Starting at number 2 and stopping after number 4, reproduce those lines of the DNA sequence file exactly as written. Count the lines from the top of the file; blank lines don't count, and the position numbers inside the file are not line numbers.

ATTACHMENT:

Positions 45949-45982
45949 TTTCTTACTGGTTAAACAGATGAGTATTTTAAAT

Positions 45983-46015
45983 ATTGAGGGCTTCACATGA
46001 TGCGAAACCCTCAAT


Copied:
45949 TTTCTTACTGGTTAAACAGATGAGTATTTTAAAT

Positions 45983-46015
45983 ATTGAGGGCTTCACATGA